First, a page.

I replaced the surprisingly short lived Hutchinsons with a pair of Maxxis Larsen TT 2.0″ tires from BMCR today. The above photo is a Hutchinson Toro 2.15″ with less than 200km of trail use — no pavement. While the Hutchinsons still have some life left, they are certainly past their prime. The Larsen TT tires are fast-rolling XC tires which weigh either 500g or 540g each depending on which model I have. So far I haven’t been able to determine which model, but I really don’t care, so we will just leave it at that.
When new, the Eriksen was originally weighed with a pair of Panaracer FireXC Pro 2.1 tires (590g each). The total weight was about 23.25 lbs. After arriving in Australia and rebuilding the Eriksen with a few minor changes and the pair of aforementioned Hutchinson tires (570g each), the weight was down to 23.09 lbs (10.47kg). So with my armchair bike scale, the total weight should now come in between 22.78 and 22.96 lbs (10.33-10.41kg), depending on which tires I actually bought. However, I probably didn’t comply with the standard bike weighing procedures as I left the bike computer mount and a few other insignificant accessories installed, so none of these numbers are worth anything anyway. We will just call the total weight around 23 lbs.
Back to the tires. I left the bike shop and proceeded directly to the Mitcham MTB park where I then crashed. We’ll get to that soon. The new tires are definitely faster than the old worn out Hutchinsons, climb better and seem to have sufficient braking grip. Climbing on loose gravel is a little sketchy, but the tires perform well on most other surfaces. Cornering grip is not as good as a tire with a more open tread pattern, but it is usually a good trade off for a faster tire overall. I have not used the new tires in the mud, but due to the closely spaced blocks I suspect they would quickly clog. The Hutchinsons, even in their current state, are probably a better mud tire.
UPDATE: I rode Eagle Park on Sunday. The ride started out warm, dry and sunny, and the new tires performed well. The ride ended cool, overcast and rainy. The Larsen TTs gripped well on wet rocks and on damp ground. The tread did start to clog and pickup wet clay on the climb up ‘Top Deck’, but traction was still very good.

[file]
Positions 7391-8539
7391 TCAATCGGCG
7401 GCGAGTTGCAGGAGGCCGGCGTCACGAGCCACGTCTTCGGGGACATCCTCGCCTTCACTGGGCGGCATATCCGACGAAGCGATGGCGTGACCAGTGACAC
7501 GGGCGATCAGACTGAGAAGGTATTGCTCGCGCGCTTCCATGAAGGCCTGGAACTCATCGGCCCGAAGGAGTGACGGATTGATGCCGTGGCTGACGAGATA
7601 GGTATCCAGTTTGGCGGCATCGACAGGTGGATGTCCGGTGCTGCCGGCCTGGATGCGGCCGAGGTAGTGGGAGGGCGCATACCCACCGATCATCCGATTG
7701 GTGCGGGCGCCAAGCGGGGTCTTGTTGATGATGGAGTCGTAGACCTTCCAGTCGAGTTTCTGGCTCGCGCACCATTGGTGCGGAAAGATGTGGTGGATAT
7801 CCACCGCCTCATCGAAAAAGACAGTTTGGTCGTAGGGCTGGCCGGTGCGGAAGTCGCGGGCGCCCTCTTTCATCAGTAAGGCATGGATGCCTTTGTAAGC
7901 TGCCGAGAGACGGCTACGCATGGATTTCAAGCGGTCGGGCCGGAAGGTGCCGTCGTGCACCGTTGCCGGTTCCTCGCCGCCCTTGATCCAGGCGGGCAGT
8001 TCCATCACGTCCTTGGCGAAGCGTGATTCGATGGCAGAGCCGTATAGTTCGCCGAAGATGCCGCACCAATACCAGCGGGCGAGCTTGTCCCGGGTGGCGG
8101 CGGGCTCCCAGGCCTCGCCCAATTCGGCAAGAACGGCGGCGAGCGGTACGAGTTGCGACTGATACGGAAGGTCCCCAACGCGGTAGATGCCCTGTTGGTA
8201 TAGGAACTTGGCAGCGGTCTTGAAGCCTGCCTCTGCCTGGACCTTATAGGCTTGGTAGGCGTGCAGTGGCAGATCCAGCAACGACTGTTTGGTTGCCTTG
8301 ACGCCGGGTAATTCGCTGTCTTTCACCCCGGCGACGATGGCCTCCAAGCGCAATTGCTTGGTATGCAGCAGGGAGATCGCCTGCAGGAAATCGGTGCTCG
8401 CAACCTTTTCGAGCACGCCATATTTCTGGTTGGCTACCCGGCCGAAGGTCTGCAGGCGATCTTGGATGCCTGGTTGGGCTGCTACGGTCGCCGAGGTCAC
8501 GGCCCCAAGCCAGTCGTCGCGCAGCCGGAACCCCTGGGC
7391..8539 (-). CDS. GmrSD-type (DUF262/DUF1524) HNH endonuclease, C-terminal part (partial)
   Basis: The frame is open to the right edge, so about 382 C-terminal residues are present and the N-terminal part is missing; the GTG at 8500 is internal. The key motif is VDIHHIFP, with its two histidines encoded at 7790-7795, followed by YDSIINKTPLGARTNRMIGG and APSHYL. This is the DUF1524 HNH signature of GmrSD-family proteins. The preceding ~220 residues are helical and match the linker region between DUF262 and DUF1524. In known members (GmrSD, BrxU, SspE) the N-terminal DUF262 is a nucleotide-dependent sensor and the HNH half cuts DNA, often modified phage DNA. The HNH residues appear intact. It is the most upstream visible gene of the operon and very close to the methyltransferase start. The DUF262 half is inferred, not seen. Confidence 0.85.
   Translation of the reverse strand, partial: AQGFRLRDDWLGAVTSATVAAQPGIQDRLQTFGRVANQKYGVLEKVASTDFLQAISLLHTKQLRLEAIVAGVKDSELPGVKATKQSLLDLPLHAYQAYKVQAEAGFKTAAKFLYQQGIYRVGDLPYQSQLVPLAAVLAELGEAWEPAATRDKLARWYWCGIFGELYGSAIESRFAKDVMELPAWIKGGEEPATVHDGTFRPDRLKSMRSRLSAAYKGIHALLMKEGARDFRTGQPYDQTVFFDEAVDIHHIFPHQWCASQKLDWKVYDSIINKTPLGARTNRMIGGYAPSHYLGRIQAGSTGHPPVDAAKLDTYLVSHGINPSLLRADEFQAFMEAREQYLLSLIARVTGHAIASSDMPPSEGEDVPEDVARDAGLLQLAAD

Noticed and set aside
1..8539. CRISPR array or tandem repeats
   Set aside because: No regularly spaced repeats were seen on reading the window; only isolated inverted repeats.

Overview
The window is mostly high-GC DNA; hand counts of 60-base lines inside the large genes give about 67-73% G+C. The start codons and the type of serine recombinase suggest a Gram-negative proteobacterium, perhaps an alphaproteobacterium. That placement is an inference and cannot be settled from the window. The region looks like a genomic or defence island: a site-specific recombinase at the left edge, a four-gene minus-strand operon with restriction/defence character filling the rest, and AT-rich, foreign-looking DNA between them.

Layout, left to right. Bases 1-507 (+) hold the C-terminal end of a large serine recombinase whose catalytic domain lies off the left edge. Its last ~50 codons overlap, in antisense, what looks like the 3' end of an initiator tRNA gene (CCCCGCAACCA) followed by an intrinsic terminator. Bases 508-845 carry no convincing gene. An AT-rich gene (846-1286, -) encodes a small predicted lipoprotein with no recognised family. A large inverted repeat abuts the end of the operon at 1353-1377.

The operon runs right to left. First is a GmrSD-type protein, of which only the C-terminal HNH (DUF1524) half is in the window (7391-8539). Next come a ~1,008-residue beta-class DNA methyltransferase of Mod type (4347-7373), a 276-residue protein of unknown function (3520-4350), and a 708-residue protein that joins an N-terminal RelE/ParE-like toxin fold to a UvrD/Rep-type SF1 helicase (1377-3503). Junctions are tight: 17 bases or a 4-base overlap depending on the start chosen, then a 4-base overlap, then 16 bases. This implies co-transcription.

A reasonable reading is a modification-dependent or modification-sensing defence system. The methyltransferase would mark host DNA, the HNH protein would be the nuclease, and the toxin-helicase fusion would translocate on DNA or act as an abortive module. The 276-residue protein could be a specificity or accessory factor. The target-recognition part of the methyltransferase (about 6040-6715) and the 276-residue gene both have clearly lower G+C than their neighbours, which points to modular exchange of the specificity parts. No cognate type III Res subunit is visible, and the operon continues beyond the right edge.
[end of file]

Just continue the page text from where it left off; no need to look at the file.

Overall, I am very happy with these tires and will probably stick with these or try another fast/low rolling resistance tire when they are shot. A fast tire, like the Maxxis, really works well with a hardtail. While there are tire designs that offer more grip and more stability, they can (and usually do) make an otherwise quick handling and fast hardtail feel slow and sluggish.
I’ve had a few tires on the Erkisen over the past year and a half:
|Panaracer FireXC Pro||2.1, folding||590g||A good all-purpose tire with great traction on dry trails and works well in mud. Rolls slowly and feels sluggish/heavy.|
|Michelin XC AT||2.0, folding||600g||A very good all-purpose tire. Decent traction, rolls fast. On the heavy side for an XC tire.|
|Hutchinson Toro||2.15, folding||570g||Good grip, relatively light, very puncture resistant. Good mud performance. Wears quickly, sluggish.|
|Maxxis Larsen TT||2.0, folding||500-540g||Fast and light with good climbing and braking traction on dry trails. Sketchy in loose gravel, cornering grip not the best.|
The crash. The lack of cornering grip should not come as a surprise based on the Larsen TTs low(ish) rolling resistance, closely spaced blocks and narrow cross section. I’ve ridden similar tires before, and generally prefer them to more stable, wider and slower tires. What did come as a surprise can be seen in this convenient video at approximately 4:15: